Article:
BackTable / VI / Podcast / Episode #370
Recanalization In Benign Venous Occlusions
with Dr. Minhaj Khaja
In this episode, host Ally Baheti interviews Dr. Minhaj Khaja about iliocaval reconstruction. Minhaj is a Clinical Professor of Radiology and Cardiac Surgery and Associate Program Director of Interventional Radiology Residency at the University of Michigan.
BackTable, LLC (Producer). (2023, September 28). Ep. 370 – Recanalization In Benign Venous Occlusions [Audio podcast]. Retrieved from https://www.backtable.com
Stay Up To Date
Dr. Minhaj Khaja
Dr. Minhaj Khaja is a professor of radiology and cardiac surgery with the University of Michigan and the UVA Health System.
Dr. Aparna Baheti
Dr. Aparna Baheti is a practicing Interventional Radiologist in Tacoma, Washington.
Minhaj begins by sharing how deep venous disease typically presents, as well as his clinical workup. He emphasizes the importance of gathering prior imaging, taking a thorough history and comprehensive physical exam, and calculating Villalta scale and Venous Clinical Severity Score (VCSS) for deep venous disease.
Minhaj then tells us more about his approach to complex cases. We cover his setup and intra-op workflow in patients with good inflow, poor inflow, and prior chronically occluded stents. Minhaj and Ally also discuss anticoagulation, types of stents, crossing devices/sharp recanalization, and treating inflow via tibial vein access.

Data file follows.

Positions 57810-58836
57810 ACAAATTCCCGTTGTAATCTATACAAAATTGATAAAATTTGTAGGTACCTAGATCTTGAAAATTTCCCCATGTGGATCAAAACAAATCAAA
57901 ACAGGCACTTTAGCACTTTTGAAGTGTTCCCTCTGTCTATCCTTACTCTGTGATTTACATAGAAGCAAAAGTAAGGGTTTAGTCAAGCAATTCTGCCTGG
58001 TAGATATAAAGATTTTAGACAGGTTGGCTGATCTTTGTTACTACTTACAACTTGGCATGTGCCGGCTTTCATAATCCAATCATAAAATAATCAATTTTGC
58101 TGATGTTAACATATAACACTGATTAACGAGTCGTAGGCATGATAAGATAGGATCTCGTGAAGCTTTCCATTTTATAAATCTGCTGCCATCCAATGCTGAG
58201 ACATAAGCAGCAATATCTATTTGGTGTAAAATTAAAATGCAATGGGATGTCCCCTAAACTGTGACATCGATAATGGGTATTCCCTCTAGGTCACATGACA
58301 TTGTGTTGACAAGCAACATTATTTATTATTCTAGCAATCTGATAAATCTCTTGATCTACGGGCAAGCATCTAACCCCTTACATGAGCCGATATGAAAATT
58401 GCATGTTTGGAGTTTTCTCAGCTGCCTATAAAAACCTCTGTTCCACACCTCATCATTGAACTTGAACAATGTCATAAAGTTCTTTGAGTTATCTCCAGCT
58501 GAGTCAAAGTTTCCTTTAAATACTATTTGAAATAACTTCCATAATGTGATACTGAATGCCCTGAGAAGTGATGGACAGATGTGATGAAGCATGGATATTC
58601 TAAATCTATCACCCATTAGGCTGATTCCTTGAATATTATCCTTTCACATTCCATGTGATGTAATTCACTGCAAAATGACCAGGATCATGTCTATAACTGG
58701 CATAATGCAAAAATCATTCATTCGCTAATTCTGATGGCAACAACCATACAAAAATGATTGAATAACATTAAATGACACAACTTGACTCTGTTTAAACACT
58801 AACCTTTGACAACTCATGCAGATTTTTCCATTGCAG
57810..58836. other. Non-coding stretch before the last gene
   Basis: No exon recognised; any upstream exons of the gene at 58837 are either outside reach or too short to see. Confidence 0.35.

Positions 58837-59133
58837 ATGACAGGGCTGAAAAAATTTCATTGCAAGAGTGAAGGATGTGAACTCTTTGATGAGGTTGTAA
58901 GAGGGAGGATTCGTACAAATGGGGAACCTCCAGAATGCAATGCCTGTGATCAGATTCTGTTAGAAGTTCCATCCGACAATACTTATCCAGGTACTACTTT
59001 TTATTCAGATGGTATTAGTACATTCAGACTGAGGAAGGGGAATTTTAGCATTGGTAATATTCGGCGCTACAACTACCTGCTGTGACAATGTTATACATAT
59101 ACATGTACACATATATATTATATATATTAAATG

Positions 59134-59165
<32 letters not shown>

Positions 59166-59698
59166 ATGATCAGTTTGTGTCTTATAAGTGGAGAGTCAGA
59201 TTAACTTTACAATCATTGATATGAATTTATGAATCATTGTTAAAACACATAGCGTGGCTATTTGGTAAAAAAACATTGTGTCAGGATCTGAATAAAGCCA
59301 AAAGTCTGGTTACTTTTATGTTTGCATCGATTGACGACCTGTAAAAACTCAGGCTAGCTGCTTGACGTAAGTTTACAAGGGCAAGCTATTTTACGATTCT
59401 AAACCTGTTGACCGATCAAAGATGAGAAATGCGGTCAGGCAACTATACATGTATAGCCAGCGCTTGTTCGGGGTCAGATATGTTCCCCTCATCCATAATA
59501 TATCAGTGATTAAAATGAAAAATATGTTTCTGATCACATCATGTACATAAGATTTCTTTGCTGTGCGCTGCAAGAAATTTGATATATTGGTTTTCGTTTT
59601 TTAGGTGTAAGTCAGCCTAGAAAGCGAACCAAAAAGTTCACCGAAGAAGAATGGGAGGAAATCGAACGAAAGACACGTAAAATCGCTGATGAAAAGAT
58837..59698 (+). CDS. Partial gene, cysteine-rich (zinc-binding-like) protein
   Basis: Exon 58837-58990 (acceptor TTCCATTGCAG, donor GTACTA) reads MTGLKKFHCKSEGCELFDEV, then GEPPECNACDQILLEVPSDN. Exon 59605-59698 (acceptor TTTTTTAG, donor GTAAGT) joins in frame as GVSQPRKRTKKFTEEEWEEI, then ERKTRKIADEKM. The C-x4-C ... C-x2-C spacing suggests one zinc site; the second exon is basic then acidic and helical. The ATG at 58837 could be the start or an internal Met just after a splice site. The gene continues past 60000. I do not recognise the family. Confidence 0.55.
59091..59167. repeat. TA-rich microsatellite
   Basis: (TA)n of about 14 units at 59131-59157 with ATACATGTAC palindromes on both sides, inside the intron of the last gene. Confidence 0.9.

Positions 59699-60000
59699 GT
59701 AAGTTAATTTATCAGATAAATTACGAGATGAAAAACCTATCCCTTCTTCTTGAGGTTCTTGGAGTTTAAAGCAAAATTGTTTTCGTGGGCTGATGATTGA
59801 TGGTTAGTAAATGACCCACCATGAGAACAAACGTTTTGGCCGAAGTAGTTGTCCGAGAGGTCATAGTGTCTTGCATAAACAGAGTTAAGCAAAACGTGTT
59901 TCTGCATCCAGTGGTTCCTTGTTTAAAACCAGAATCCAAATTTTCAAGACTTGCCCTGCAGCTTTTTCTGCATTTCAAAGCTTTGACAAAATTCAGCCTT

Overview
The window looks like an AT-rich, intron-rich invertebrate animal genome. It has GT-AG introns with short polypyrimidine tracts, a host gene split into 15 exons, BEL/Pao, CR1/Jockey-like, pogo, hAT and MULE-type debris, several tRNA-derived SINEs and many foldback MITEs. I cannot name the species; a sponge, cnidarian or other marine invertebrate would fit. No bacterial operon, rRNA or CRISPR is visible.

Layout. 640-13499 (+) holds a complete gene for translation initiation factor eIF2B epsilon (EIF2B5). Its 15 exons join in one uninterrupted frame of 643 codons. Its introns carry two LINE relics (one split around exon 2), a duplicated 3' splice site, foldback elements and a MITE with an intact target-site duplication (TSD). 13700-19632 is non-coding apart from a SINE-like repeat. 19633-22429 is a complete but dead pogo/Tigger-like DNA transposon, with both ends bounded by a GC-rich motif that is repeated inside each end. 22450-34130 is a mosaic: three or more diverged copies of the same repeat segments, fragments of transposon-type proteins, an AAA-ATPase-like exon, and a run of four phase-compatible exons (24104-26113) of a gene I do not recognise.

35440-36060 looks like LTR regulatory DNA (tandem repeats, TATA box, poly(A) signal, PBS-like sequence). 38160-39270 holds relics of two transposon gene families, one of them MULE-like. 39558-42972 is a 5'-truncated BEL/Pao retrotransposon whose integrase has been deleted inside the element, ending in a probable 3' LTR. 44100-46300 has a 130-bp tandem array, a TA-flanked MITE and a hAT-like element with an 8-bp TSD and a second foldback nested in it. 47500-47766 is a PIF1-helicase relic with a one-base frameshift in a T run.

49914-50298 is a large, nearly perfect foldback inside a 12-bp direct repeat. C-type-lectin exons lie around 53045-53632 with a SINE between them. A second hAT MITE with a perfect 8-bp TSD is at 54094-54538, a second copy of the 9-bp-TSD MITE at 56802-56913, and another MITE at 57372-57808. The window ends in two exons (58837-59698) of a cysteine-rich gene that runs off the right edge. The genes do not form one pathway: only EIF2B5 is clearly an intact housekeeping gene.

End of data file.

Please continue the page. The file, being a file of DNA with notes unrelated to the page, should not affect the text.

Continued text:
Minhaj also shares his experience with using arterial re-entry devices for crossing long, occluded venous segments, radiofrequency wires for chronically occluded stents, and the new RevCore mechanical thrombectomy device made specifically for venous stent thrombosis. Ally and Minhaj then conclude the episode by highlighting the components of good follow up for patients.
C-TRACT Venous Trial:
RevCore Mechanical Thrombectomy Device for Venous Stent Thrombosis:
Venovo Venous Stent:
Zilver Vena Stent:
Abre Venous Stent:
Disclaimer: The Materials available on BackTable.com are for informational and educational purposes only and are not a substitute for the professional judgment of a healthcare professional in diagnosing and treating patients. The opinions expressed by participants of the BackTable Podcast belong solely to the participants, and do not necessarily reflect the views of BackTable.